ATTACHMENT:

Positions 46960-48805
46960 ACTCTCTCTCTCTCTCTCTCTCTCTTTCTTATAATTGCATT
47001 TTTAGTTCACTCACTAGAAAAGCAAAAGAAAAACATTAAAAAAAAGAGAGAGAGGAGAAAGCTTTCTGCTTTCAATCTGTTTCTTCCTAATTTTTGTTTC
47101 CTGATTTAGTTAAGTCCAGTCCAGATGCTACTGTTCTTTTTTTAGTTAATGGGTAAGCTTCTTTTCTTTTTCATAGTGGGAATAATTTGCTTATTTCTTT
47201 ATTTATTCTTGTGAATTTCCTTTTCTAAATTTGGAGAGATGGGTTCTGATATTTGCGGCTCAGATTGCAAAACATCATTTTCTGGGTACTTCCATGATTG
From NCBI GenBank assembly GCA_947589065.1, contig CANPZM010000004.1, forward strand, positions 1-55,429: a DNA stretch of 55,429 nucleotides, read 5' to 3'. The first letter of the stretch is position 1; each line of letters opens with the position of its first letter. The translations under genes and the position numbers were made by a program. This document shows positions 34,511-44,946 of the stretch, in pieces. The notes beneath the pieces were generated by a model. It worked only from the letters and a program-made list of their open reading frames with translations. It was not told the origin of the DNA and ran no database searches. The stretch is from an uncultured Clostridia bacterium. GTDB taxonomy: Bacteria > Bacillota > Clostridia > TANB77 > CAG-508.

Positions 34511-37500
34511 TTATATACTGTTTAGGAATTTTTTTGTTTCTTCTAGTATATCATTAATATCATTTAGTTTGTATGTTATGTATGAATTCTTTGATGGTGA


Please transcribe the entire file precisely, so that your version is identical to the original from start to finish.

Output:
Positions 46960-48805
46960 ACTCTCTCTCTCTCTCTCTCTCTCTTTCTTATAATTGCATT
47001 TTTAGTTCACTCACTAGAAAAGCAAAAGAAAAACATTAAAAAAAAGAGAGAGAGGAGAAAGCTTTCTGCTTTCAATCTGTTTCTTCCTAATTTTTGTTTC
47101 CTGATTTAGTTAAGTCCAGTCCAGATGCTACTGTTCTTTTTTTAGTTAATGGGTAAGCTTCTTTTCTTTTTCATAGTGGGAATAATTTGCTTATTTCTTT
47201 ATTTATTCTTGTGAATTTCCTTTTCTAAATTTGGAGAGATGGGTTCTGATATTTGCGGCTCAGATTGCAAAACATCATTTTCTGGGTACTTCCATGATTG
From NCBI GenBank assembly GCA_947589065.1, contig CANPZM010000004.1, forward strand, positions 1-55,429: a DNA stretch of 55,429 nucleotides, read 5' to 3'. The first letter of the stretch is position 1; each line of letters opens with the position of its first letter. The translations under genes and the position numbers were made by a program. This document shows positions 34,511-44,946 of the stretch, in pieces. The notes beneath the pieces were generated by a model. It worked only from the letters and a program-made list of their open reading frames with translations. It was not told the origin of the DNA and ran no database searches. The stretch is from an uncultured Clostridia bacterium. GTDB taxonomy: Bacteria > Bacillota > Clostridia > TANB77 > CAG-508.

Positions 34511-37500
34511 TTATATACTGTTTAGGAATTTTTTTGTTTCTTCTAGTATATCATTAATATCATTTAGTTTGTATGTTATGTATGAATTCTTTGATGGTGA